Reflecting on HIV Disclosure Laws in the Context of Unsafe Sex and the Harm-Reduction Strategy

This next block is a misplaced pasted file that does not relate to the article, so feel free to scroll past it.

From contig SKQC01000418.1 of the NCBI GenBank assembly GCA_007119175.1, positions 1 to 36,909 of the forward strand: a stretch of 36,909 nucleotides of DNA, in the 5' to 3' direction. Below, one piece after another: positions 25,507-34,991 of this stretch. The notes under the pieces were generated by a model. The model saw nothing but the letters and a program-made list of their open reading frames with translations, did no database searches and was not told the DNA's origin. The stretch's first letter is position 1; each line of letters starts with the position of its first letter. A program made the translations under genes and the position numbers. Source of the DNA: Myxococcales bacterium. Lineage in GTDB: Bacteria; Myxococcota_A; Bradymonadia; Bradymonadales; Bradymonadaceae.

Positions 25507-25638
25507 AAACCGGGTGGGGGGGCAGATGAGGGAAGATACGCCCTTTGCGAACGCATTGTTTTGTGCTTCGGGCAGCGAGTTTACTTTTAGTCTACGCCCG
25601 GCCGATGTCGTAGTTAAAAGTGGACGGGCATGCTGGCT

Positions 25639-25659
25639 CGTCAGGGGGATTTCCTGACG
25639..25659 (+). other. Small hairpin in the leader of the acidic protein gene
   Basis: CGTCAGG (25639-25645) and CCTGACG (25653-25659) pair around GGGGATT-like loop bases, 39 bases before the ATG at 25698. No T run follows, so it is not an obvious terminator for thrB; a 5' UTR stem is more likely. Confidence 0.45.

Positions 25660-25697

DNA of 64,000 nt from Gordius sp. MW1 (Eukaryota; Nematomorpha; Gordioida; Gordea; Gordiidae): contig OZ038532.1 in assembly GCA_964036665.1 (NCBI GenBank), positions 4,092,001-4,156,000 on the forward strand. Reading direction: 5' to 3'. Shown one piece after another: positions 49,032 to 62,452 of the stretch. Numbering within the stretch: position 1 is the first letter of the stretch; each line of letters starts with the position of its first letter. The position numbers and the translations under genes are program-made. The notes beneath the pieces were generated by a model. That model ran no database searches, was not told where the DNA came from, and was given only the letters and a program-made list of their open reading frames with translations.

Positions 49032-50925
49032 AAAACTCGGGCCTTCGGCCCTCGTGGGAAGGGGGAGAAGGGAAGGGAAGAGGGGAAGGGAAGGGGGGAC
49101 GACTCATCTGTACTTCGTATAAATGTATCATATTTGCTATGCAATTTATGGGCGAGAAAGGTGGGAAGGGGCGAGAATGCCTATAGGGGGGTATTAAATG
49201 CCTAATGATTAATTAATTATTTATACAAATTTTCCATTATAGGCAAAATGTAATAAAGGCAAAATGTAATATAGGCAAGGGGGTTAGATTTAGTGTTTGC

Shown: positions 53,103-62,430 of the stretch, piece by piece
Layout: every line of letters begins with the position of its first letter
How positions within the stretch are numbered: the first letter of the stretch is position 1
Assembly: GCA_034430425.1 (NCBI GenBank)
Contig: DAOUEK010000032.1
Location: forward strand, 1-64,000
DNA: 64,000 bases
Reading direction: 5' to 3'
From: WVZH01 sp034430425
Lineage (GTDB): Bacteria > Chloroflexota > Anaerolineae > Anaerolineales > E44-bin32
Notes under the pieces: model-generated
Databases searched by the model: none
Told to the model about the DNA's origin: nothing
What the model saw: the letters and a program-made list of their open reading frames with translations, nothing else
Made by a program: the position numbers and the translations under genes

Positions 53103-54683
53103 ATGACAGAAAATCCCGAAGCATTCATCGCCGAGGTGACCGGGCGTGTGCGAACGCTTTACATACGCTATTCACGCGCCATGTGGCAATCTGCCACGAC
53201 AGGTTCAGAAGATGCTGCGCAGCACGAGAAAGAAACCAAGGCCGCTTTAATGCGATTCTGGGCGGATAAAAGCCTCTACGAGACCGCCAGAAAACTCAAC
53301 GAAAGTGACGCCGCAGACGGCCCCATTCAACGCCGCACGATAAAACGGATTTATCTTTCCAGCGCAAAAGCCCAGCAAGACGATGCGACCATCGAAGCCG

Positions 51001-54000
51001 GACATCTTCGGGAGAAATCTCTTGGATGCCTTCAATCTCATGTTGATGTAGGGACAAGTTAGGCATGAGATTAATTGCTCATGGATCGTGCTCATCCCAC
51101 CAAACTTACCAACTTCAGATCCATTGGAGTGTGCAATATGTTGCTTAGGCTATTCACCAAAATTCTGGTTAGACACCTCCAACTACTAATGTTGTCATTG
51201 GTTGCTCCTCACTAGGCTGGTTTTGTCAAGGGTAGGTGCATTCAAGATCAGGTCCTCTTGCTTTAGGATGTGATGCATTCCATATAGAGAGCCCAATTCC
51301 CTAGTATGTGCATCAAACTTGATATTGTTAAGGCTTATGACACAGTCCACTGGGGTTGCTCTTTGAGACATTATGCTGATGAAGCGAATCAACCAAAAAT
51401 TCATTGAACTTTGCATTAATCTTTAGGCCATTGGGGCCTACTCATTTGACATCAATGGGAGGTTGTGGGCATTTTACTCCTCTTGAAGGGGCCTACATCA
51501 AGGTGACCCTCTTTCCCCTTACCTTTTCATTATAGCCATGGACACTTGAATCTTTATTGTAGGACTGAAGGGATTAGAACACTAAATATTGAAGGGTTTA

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In this article, we locate two discourses regarding the incidences of bareback sex practices. First, there is the greater reliance on safe sex practices, including going beyond condemnation of risky behaviour. Second, there is a disciplinary discourse of law and punishment. In the first instance, there is the promotion of the use of alternative (non-invasive) sex practices and condom use. In the second, there are highly selective and punitive disclosure laws specifically directed at unprotected sexual activity and other forms of risky or illicit behaviours that involve the transference of blood or other secretions. We believe, however, that a heightened understanding of the motivations behind unsafe sex is necessary to promote the implementation of public health interventions that will be better adapted to the reality of this population. There is, then, an urgent need to begin reflecting on the type of preventive strategies needed. To this effect, the aim of the current article is to initiate some reflections as well as a dialogue on the compatibility between the practice of bareback sex and a health risk reduction approach.



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